Yasuda, N., Nishizawa, S., Ikeda, M., and Sakai, T., "Trunk Lid Torsion Bar Design Based on Reverse Engineering Method," SAE Technical Paper 2017-01-1303, 2017, doi:10.4271/2017-01-1303.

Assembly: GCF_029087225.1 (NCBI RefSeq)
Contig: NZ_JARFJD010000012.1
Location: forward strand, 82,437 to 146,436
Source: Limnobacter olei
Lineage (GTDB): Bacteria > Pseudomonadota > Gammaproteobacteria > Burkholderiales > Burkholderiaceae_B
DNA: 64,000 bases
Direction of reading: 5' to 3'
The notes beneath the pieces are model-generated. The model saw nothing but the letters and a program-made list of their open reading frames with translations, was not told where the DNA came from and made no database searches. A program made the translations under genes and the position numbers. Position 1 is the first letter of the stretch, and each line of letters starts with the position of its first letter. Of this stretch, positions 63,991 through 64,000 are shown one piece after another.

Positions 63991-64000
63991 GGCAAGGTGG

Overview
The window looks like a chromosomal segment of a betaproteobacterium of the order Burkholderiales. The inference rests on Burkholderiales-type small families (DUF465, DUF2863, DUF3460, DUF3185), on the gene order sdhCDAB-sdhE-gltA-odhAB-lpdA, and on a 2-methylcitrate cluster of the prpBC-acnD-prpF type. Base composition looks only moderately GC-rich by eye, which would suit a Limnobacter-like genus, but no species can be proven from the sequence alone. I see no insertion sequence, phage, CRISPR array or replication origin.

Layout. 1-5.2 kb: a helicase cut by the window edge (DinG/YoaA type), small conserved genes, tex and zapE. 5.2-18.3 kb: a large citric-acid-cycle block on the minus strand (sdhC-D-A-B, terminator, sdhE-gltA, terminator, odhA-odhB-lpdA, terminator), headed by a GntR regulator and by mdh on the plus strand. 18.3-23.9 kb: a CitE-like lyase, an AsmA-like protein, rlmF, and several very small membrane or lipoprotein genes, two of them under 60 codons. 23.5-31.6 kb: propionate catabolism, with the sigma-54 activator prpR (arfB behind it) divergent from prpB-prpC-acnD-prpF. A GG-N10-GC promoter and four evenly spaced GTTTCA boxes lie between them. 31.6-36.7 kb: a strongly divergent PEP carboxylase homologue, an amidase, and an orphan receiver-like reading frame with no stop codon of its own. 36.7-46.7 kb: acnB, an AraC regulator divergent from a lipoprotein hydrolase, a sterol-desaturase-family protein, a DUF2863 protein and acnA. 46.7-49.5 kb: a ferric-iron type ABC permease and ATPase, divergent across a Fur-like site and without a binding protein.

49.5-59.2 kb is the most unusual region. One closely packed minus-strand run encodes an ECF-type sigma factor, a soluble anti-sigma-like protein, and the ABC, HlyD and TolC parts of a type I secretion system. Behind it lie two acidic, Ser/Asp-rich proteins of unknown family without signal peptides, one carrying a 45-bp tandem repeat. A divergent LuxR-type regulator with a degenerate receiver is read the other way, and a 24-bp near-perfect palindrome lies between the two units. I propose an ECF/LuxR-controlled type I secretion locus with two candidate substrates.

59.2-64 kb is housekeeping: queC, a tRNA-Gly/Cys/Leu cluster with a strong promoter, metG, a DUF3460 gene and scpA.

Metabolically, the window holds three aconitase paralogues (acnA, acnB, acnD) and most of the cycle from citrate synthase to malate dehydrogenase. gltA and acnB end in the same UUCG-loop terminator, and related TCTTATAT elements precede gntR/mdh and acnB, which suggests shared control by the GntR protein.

The purpose of this study is to validate a reverse engineering based design method for automotive trunk lid torsion bars (TLTB) in order to determine a free, or unloaded, shape that meets a target closed shape as well as a specified torque. A TLTB is a trunk lid component that uses torsional restoring force to facilitate the lifting open of a trunk lid, as well as to maintain the open position. Bend points and torque of a TLTB at a closed trunk position are specified by a car maker. Conventionally, a TLTB supplier determines bend points of the free shape by rotating the given bend points from a closed position around a certain axis to satisfy the specified torque at the closed position. Bend points of a deformed TLTB shape in the closed position often do not match the target bend points given by a car maker when designed by the conventional method, which can potentially cause interference issues with surrounding components. Therefore, a reverse engineering method based on finite element analysis (FEA) was developed. The bend points of a free TLTB shape are designed as follows: First, the difference between bend points of an FEA closed shape and target closed shape are determined using results from the conventional method. Next, bend points of a new free shape are automatically created by adding the differences to the bend points of the initial free shape with some modification for torque. This process is repeated until the difference reaches an acceptable level. The validity of the method is proven in this paper.